BY: Jim Demint
On Tuesday, Gov. Phil Bryant of Mississippi signed the Protecting Freedom of Conscience from Government Discrimination Act into law. To protect religious liberty in his state, he stood up against corporate bullies and leftist pressure groups.
The Republican governor should be an inspiration to lawmakers everywhere.
In the last few years, states and localities nationwide have prosecuted small businesses for declining involvement in gay marriage ceremonies. We’ve seen the government do some pretty terrible things, like Washington state trying to bankrupt a 70-year-old florist, or Oregon fining a bakery $135,000 and then placing a gag order on the owners to silence them.
We’ve even seen the most intolerant tendencies of the Left’s rank-and-file when a pizza place in Indiana was threatened with violence for even discussing the possibility of not participating in a gay wedding celebration.
The message has been clear: It’s not enough to respect everyone, to live and let live. You must actively participate in ceremonies that go against your beliefs or the government will punish you.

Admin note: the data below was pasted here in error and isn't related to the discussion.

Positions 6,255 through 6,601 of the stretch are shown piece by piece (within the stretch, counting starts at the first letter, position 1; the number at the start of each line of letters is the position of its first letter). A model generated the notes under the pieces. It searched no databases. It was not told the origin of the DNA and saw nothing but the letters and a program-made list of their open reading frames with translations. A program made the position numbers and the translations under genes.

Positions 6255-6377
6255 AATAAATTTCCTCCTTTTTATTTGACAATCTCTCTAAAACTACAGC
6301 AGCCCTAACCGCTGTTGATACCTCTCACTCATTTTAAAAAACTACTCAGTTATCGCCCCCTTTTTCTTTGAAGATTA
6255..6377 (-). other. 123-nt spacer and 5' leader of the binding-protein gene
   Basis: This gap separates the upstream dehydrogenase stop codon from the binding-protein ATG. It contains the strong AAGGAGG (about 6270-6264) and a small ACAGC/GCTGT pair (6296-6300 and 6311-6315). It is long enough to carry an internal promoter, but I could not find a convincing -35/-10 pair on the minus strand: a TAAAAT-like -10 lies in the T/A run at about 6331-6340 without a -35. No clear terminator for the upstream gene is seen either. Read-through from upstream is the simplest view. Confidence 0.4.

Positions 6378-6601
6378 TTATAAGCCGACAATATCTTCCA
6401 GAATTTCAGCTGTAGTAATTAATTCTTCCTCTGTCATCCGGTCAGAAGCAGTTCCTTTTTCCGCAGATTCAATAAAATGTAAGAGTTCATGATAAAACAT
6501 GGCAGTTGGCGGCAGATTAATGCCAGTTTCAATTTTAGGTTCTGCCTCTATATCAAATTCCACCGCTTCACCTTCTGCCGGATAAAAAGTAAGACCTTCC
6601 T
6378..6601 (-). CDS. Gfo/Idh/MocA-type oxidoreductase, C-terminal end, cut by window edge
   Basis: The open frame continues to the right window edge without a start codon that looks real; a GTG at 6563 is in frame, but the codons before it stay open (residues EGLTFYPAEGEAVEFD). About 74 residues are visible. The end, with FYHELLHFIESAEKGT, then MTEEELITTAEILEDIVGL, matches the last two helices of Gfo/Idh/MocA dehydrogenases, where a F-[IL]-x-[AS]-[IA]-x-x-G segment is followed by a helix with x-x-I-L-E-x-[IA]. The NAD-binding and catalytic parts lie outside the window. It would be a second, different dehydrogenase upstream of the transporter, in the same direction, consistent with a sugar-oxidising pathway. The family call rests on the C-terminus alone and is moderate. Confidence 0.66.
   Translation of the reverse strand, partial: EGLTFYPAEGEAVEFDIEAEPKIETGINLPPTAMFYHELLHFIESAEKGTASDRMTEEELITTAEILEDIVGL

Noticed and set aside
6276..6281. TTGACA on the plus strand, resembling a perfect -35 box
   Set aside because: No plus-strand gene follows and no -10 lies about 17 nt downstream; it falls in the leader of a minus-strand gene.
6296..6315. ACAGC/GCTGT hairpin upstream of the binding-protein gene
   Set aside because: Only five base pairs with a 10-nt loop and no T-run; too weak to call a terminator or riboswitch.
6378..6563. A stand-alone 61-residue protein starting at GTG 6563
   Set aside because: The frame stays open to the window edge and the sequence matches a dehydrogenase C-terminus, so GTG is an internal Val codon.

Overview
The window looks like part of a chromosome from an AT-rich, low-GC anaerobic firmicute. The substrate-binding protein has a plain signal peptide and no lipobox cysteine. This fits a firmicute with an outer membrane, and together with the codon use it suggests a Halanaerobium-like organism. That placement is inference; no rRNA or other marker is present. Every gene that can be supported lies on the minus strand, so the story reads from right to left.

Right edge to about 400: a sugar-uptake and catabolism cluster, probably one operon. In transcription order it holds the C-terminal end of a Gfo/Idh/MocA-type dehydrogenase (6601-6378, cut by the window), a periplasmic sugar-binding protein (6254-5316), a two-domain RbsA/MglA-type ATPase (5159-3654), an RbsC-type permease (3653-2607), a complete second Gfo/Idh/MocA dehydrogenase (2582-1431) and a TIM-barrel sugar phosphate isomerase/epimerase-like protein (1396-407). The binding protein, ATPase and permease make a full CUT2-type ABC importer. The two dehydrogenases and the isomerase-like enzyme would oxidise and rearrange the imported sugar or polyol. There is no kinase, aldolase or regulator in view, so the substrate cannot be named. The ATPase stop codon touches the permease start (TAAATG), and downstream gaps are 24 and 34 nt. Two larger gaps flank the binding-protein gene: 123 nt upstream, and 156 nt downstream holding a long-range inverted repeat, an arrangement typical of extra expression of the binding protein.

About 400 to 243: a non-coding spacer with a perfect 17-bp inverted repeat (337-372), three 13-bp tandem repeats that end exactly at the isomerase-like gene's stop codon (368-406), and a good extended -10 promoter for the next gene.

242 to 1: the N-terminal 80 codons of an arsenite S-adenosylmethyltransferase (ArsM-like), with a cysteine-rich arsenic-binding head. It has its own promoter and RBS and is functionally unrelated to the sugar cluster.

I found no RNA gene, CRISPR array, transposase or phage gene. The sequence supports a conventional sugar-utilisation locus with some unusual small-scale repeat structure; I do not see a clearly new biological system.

To make matters worse, whenever state legislatures have considered religious freedom bills to protect regular Americans from this intolerance, activist groups and massive corporations like Disney, Hilton, and Marriott have shown up and threatened boycotts, protests, and relocations. Recently, lawmakers in West Virginia and Georgia have been cowed into shelving or vetoing these common sense policies.
This is the toxic atmosphere of corporate bullying Bryant chose to fight. As he wrote in a signing statement:
“I am signing HB 1523 into law to protect sincerely held religious beliefs and moral convictions of individuals, organizations and private associations from discriminatory action by state government or its political subdivisions […]This bill merely reinforces the rights which currently exist to the exercise of religious freedom as stated in the First Amendment to the U.S. Constitution.”
A shocking amount of slanted news stories uncritically describe Mississippi’s new law as “anti-gay” or “discriminatory.” Nothing could be further from the truth—you can read the details here. The law now simply protects religious organizations and a narrow slice of small businesses from being forced by government to engage in behavior that contradicts their deeply held beliefs. Nobody is being denied services because of who they are.
Bryant and the Mississippi state legislature have set a sterling example for other states seeking to protect the rights of all Americans. They did so in the face of vitriolic, misleading opposition from progressives and the corporations they use as instruments of bullying. This took real courage, and deserves our praise.